[arch-haskell] State of Affairs: Summarizing 83 days worth of experience
simons at cryp.to
Mon Jan 10 00:02:50 CET 2011
> I was probably too vague, because I was waiting for you to provide
> more information.
well, if you have any concrete questions, then please ask me! I cannot
possibly know that you are waiting for more information unless you tell me
> In your initial email you say things are broken, but in my opinion you
> don't provide enough information for me to understand WHY you say that.
I am sorry, but it strikes me as fairly unreasonable to summarize my
original posting as me saying "thinks are broken". I was providing slightly
more information than that. Surely you are exaggerating a bit? After all,
you yourself said that my feedback was "invaluable". Now you seem to be
saying that my posting wasn't worth much. How is it possible that you have
changed your opinion so dramatically?
>> 1) A lack of coordination. We have made a couple of attempts to define
>> policies, procedures, and responsibilities for this project, but
>> ultimately we never really got anywhere. The net result is that
>> everyone of us is working on whatever interests him, but the others
>> mostly don't even know about it. Consequently, we are inefficient.
> This is true to a large extent. What do you feel is left to define?
Most importantly, we should agree on a common goal that we are trying to
achieve. Personally, my goal has been to provide up-to-date ArchLinux build
instructions for the Haskell packages published on Hackage. To achieve that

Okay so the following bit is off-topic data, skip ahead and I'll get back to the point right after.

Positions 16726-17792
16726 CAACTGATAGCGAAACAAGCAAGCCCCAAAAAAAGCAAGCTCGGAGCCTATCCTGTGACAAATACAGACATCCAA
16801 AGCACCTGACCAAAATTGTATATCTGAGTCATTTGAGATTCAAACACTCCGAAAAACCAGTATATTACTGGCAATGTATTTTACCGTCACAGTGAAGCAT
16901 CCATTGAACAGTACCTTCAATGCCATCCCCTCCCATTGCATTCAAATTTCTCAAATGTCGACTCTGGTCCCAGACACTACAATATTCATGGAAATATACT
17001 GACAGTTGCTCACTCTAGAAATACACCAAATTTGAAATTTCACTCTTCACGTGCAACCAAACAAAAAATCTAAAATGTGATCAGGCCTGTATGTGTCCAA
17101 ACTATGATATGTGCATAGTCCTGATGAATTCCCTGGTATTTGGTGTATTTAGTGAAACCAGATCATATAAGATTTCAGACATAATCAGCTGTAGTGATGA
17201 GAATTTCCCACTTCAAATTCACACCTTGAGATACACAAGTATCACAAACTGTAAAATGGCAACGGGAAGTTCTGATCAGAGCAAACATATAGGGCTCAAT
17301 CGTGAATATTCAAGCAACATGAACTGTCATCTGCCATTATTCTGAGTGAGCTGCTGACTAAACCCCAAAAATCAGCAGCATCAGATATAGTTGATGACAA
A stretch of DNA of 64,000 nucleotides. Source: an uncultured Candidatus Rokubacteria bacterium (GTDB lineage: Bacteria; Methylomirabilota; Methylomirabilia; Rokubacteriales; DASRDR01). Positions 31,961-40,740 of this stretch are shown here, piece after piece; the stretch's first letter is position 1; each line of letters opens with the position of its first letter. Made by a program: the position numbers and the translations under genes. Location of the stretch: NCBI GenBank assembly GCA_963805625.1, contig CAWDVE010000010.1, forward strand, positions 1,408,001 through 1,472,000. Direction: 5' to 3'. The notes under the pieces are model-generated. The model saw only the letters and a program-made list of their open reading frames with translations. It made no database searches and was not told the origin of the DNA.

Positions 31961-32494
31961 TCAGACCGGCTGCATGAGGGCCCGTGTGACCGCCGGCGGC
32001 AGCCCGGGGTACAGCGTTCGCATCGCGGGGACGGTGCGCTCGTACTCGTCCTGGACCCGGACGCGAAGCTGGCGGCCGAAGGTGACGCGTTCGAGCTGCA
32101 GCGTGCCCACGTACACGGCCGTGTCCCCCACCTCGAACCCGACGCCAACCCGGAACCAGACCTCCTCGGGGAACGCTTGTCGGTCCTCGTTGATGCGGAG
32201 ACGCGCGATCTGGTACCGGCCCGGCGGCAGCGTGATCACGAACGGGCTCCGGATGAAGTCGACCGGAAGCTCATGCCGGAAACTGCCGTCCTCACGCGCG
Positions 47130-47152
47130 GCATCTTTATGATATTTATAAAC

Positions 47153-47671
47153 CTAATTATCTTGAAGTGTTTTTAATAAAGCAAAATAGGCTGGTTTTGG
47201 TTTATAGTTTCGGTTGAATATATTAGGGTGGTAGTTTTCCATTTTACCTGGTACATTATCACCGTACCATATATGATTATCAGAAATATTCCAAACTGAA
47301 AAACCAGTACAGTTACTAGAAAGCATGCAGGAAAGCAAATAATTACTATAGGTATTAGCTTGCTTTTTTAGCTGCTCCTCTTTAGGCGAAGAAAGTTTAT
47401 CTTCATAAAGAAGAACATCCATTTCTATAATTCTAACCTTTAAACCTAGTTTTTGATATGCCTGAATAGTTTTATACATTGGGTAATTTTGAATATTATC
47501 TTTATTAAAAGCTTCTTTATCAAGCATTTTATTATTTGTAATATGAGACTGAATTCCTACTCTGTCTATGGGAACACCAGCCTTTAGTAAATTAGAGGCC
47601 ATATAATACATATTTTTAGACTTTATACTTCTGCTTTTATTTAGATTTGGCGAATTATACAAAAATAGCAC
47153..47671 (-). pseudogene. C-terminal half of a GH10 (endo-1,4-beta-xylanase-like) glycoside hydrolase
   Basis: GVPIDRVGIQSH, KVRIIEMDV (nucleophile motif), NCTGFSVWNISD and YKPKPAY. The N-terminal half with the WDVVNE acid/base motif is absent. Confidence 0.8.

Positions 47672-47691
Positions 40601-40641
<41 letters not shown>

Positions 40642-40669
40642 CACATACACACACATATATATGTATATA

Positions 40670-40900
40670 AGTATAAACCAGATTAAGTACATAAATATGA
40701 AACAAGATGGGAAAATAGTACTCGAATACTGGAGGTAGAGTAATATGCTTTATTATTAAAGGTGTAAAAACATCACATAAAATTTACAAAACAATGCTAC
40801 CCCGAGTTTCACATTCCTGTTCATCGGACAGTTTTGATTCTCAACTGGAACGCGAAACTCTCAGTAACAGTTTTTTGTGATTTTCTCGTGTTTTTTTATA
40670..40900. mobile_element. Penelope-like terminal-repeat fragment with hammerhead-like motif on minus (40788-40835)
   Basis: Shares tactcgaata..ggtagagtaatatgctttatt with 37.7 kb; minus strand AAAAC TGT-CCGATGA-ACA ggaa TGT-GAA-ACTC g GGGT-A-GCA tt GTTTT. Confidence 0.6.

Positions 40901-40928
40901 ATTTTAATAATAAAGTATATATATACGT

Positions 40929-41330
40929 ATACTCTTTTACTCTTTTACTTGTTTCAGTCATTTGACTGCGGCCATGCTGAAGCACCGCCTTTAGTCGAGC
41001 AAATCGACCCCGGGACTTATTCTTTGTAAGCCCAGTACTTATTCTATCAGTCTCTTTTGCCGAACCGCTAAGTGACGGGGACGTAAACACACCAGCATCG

goal, I maintained our habs tree. Based on that habs tree, I felt that it's
feasible to maintain both AUR and a binary package repository, which was my
secondary goal. I have kind-of achieved both of these goals, but only when
"Hackage" is defined as "5% of Hackage". So if those goals ought to be
achieved completely, then we need a strategy how to deal with the remaining
95% of Hackage. This realization compelled me to start this thread.
I notice that you didn't commit much to habs, so clearly you had different
goals. I wonder what those were? What exactly is it that you are trying to
>> We develop patches for the ArchLinux library, and when they're
>> ready, we throw them away, because we realize way too late that we
>> don't like what they do.
> I don't think this is that uncommon in FOSS when people work on their own
> without telling people what they are doing.
Yes, of course you are right. But the point of my remark wasn't that this
kind of thing would be uncommon. Rather, I complained about the fact that it
is highly inefficient. We are 3(!) people trying to maintain a set of almost
2000 packages. How are we supposed to accomplish that when we waste our time
writing patches that are ultimately thrown away?
We are volunteers doing this project in our spare time, so it's obviously
perfectly alright that each of us does whatever he feels like. I'm not
trying to tell anyone what they are supposed to do or don't do. However,
unless we coordinate our efforts to some extend, we cannot possibly achieve
the goal of providing Hackage to ArchLinux users. Based on the assumption
that this is our common goal, it seems obvious to me that we need to
coordinate our efforts more than we did in the past.